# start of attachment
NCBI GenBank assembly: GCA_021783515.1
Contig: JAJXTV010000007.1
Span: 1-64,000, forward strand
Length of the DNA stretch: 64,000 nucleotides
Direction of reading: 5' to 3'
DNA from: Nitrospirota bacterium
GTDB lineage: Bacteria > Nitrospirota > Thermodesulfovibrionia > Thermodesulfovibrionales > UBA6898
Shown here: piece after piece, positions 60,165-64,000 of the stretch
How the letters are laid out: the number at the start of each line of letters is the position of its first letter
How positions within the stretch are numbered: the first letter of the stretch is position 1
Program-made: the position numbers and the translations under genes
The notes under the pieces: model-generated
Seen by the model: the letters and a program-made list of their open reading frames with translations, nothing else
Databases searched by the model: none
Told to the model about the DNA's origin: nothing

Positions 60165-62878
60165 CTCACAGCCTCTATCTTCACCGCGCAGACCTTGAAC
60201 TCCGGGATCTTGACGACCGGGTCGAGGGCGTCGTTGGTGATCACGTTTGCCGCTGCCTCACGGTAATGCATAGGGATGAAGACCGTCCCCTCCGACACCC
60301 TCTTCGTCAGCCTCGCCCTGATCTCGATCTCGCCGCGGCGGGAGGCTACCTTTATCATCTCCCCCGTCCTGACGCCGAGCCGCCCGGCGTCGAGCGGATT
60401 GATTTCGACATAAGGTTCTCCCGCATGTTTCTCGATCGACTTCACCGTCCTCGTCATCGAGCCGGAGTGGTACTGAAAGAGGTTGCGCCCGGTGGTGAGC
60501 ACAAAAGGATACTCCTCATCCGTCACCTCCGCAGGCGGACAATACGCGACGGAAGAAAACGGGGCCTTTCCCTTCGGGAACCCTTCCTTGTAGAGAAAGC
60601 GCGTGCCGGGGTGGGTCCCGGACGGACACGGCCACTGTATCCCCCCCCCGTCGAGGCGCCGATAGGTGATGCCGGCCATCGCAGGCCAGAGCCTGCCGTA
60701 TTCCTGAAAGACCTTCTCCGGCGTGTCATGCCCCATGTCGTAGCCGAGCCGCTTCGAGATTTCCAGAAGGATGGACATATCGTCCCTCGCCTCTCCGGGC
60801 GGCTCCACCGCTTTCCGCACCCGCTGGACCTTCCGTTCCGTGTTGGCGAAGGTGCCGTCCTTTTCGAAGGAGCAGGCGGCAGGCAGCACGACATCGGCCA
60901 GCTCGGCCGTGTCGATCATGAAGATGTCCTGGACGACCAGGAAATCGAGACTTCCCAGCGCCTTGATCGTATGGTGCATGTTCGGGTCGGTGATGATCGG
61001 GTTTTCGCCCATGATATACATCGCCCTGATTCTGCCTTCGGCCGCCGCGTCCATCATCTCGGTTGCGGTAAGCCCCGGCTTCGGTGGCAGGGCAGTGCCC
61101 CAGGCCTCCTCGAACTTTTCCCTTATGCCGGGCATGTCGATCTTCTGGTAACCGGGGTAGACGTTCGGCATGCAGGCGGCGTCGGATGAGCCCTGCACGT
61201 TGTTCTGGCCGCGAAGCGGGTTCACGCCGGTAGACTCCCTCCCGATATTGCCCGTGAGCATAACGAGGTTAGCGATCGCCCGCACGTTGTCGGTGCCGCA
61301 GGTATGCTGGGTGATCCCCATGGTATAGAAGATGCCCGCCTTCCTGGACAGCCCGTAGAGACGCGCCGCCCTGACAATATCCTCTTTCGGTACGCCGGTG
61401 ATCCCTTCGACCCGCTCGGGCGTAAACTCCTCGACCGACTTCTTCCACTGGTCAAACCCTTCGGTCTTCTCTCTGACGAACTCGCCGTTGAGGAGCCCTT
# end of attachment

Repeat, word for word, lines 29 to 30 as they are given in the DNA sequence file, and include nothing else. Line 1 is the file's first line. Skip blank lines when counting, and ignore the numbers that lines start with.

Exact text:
61301 GGTATGCTGGGTGATCCCCATGGTATAGAAGATGCCCGCCTTCCTGGACAGCCCGTAGAGACGCGCCGCCCTGACAATATCCTCTTTCGGTACGCCGGTG
61401 ATCCCTTCGACCCGCTCGGGCGTAAACTCCTCGACCGACTTCTTCCACTGGTCAAACCCTTCGGTCTTCTCTCTGACGAACTCGCCGTTGAGGAGCCCTT